"Smith offers a powerful and careful argument that contests moral, philosophical, and cultural arguments for vegetarianism and veganism. This is a beautifully readable work. The author's openness to his own struggles and his reflexivity about the processes by which he has reached his conclusions make it easy to follow along. At the same time Smith requires readers to reflect and work hard. Wonderful! Why isn't more academia like this?" - Graham Harvey, The Open University, UK
"Andrew F. Smith proceeds with well-grounded premises that defy the binary between the animal and plant worlds. I highly recommend this book for its thoughtful investigation of the 'closed-loop' system of life." - Naomi Zack, University of Oregon, USA
"This is one of the most important books I've read in the past two decades. Whether you are vegetarian, vegan, or neither, it will change your mind in significant ways (it did mine). And you'll enjoy the process, even if it means relinquishing some assumptions you once considered far too self-evident to be questioned." - Daniel Quinn, author of Ishmael
Drawing on research in plant science, systems ecology, environmental philosophy, and cultural anthropology, Andrew F. Smith shatters the distinction between vegetarianism and omnivorism. The book outlines the implications that these manufactured distinctions have for how we view food and ourselves as eaters.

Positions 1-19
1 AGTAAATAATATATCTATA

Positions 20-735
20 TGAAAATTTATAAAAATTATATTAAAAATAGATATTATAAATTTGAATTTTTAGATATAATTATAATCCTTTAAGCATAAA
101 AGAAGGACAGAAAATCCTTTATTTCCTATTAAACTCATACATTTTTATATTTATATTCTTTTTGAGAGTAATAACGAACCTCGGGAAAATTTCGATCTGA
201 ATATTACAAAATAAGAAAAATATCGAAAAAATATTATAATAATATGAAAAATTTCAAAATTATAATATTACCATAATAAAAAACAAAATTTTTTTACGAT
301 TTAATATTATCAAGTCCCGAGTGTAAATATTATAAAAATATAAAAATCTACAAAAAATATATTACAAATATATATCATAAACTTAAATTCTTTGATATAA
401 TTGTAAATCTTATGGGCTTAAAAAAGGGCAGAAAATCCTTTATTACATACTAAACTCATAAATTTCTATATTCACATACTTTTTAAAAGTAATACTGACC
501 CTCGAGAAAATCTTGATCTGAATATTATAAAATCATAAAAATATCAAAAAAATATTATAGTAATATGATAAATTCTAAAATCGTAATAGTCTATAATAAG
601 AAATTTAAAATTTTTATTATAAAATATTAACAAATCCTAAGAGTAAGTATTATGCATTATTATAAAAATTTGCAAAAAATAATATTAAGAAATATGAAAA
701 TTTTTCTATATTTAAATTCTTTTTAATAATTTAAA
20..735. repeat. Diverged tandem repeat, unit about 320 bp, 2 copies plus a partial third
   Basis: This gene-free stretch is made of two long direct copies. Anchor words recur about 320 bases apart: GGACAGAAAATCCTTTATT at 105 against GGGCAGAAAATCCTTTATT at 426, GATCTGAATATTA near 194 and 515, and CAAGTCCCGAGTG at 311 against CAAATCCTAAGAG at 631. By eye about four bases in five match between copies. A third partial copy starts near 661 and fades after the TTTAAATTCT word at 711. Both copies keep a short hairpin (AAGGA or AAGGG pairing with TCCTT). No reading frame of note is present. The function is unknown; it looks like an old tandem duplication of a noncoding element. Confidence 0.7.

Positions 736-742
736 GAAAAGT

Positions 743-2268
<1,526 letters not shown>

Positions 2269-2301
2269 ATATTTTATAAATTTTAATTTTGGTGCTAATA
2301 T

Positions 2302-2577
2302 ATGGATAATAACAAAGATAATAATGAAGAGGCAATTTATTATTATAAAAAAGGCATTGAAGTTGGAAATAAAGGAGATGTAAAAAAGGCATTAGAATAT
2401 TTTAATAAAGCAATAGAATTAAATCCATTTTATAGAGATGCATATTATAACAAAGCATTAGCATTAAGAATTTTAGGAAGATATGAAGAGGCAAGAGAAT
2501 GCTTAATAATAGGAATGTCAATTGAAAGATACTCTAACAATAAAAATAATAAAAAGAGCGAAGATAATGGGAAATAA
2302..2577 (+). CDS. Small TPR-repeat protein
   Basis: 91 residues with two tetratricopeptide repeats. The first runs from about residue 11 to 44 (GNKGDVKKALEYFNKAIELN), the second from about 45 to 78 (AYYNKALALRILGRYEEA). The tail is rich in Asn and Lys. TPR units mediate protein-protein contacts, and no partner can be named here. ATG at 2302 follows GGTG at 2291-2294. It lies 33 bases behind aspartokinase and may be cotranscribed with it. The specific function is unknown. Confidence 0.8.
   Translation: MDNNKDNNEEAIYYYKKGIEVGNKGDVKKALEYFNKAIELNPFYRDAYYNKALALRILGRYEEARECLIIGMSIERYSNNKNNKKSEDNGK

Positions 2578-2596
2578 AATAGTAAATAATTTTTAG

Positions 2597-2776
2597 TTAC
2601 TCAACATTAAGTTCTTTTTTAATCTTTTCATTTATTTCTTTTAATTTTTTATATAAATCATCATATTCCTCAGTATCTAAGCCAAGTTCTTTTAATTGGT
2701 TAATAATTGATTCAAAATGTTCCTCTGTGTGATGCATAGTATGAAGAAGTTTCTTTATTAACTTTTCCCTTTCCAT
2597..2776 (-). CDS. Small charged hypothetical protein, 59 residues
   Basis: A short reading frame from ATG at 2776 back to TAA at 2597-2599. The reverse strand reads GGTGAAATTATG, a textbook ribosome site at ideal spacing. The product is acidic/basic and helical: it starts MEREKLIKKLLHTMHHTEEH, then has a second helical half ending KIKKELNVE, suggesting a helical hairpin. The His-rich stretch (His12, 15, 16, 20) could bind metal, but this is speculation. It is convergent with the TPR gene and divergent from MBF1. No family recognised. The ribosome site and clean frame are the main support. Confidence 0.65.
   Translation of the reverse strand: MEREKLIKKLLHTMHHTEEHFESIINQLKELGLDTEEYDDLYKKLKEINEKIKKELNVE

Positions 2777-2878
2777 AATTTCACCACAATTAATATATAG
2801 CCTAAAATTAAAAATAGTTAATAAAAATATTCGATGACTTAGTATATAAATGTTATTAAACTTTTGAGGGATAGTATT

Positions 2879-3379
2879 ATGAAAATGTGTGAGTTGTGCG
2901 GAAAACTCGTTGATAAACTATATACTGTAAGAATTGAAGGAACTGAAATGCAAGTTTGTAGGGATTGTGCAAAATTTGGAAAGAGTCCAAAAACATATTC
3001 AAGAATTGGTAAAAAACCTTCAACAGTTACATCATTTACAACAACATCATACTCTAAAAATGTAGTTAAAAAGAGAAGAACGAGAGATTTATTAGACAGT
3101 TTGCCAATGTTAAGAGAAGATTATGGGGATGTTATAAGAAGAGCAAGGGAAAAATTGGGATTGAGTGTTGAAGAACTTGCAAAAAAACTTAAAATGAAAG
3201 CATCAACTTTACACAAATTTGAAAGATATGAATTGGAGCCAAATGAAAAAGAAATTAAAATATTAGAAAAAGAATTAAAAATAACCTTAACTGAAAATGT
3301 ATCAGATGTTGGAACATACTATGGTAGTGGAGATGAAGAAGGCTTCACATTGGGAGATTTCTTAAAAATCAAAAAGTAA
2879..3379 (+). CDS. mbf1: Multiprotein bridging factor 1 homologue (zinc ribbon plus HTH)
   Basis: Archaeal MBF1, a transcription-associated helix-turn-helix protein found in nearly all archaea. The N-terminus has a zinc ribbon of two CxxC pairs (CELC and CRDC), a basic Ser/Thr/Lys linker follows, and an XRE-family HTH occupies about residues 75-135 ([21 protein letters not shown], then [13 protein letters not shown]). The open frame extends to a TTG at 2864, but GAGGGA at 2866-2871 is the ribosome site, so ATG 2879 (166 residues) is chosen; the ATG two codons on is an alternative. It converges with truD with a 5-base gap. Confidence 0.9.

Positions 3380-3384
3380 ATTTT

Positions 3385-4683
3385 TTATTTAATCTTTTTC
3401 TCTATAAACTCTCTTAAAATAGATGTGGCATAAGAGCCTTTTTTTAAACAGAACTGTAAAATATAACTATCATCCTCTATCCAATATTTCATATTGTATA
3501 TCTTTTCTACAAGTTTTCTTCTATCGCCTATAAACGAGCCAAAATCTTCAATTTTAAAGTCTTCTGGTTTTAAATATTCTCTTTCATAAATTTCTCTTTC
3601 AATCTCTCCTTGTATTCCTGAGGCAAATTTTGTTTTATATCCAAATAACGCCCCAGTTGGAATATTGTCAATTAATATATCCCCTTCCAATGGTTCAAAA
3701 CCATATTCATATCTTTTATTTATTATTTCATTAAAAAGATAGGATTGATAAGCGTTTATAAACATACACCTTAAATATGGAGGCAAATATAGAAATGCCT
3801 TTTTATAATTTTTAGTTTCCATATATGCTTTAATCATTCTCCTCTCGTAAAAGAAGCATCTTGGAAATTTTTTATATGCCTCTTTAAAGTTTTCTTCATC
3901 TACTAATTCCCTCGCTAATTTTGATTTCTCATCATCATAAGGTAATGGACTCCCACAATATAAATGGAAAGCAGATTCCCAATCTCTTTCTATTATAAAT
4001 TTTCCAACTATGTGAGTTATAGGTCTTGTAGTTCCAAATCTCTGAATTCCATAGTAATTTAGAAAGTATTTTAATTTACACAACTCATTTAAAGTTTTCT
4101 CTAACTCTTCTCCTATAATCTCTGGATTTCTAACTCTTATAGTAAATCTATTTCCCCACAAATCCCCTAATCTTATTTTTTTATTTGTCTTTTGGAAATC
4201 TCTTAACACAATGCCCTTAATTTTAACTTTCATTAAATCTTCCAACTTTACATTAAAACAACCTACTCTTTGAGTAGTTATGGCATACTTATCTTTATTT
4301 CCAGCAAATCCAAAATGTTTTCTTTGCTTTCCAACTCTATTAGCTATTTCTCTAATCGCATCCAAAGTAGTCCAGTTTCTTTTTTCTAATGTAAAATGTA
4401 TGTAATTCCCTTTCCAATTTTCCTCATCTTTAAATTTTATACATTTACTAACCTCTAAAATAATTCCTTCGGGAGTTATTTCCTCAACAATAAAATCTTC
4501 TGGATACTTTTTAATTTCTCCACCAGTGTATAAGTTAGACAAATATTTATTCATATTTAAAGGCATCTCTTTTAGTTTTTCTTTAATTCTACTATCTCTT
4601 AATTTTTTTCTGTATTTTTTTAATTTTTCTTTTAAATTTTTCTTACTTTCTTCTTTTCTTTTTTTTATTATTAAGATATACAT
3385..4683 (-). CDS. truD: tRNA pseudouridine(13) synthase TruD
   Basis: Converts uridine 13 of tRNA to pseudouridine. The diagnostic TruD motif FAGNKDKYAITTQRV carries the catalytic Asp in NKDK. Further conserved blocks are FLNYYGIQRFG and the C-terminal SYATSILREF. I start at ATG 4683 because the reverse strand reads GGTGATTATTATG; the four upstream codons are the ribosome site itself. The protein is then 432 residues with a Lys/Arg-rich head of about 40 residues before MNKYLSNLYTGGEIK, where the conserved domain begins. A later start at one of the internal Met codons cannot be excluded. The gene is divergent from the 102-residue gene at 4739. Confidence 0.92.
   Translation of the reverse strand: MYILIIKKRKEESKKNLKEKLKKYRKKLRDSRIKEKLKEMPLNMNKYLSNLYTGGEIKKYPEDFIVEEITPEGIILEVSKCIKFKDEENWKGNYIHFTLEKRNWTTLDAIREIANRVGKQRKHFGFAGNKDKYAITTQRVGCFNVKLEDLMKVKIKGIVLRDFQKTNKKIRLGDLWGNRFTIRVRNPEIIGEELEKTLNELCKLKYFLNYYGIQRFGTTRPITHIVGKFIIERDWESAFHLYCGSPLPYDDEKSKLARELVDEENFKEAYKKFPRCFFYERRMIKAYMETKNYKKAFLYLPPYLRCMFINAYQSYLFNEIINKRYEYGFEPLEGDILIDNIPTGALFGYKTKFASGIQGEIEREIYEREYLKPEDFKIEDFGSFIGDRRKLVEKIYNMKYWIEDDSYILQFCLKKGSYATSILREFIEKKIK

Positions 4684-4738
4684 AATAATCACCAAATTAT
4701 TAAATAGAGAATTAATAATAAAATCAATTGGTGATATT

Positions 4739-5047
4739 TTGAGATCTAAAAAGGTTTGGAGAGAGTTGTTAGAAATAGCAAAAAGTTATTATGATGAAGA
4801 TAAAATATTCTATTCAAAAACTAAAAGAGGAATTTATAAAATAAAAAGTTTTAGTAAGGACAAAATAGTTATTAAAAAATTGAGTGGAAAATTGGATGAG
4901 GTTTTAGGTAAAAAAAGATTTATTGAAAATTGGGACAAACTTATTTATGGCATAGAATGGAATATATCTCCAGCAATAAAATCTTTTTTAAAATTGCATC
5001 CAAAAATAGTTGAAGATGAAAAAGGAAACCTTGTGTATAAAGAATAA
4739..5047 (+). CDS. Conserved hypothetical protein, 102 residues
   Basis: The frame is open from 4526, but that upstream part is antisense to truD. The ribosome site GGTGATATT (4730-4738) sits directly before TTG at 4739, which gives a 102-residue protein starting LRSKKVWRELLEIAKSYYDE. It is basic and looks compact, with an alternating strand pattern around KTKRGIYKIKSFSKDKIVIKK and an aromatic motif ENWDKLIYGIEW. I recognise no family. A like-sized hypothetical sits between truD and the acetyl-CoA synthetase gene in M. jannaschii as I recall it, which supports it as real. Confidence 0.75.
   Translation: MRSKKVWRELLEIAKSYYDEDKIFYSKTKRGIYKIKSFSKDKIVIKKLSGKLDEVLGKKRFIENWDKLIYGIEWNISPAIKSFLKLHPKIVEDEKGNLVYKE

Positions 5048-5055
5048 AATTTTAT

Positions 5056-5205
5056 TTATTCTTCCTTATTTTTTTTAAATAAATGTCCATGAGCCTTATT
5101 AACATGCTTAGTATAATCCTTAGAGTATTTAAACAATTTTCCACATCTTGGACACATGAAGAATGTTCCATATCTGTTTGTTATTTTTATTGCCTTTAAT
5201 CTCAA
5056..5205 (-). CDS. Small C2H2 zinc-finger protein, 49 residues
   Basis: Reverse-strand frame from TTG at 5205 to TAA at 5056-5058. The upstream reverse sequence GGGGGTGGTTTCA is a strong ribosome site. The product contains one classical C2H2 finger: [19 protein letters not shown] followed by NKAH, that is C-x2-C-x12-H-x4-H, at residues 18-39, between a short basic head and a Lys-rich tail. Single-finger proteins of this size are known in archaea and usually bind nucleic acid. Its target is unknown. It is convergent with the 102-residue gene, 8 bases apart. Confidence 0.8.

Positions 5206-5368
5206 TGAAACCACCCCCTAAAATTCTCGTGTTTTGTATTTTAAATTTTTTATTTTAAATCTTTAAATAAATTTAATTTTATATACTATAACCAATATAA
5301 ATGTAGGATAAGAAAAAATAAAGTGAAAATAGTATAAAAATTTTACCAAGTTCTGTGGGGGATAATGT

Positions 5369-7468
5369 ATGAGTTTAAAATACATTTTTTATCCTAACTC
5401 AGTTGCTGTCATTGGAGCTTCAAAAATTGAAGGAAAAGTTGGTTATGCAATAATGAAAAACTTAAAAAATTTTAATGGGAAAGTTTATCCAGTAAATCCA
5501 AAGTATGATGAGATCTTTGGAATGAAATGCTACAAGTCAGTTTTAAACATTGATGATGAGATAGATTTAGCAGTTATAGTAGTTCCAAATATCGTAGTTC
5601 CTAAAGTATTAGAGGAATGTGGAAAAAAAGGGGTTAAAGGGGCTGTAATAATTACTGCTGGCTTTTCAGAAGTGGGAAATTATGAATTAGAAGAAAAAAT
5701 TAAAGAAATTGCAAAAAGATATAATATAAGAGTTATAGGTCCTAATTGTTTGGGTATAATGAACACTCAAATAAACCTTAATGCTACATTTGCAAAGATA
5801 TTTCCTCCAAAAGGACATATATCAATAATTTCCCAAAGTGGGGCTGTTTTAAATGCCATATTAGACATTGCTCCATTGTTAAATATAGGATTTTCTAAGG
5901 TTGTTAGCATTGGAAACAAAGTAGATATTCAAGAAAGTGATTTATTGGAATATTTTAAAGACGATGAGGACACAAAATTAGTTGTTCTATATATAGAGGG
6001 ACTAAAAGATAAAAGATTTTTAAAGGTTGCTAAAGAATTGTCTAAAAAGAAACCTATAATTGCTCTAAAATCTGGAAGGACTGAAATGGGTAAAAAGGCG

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Buchbeschreibung Palgrave Macmillan Apr 2016, 2016. Buch. Buchzustand: Neu. 223x147x17 mm. Neuware - Is vegetarianism morally defensible Can one even be a vegetarian This book asserts that the answers to both these questions is a resounding 'no.' Drawing on the latest research in plant science, systems ecology, environmental philosophy, and cultural anthropology, Andrew F. Smith-himself a long-time vegetarian-shatters the distinction between vegetarianism and omnivorism. He explains how the world would be better off if we could re-orient the way we think about plants, animals, and the moral reasoning that we use to bolster our belief in such a binary. Smith illustrates how the divisions we have constructed between plants and animals, and between omnivorism and vegetarianism, is emblematic of a way of thinking about ourselves and our eating practices that perpetuates an ecocidal worldview. A Critique of the Moral Defense of Vegetarianism insists we must adopt new ways of looking at things if our species is to survive and thrive. Smith suggests we begin by re-envisioning our relationship with our food. It turns out we are not what we eat, but who we eat. And this makes a world of difference. 178 pp. Englisch. Artikel-Nr. 9781137554888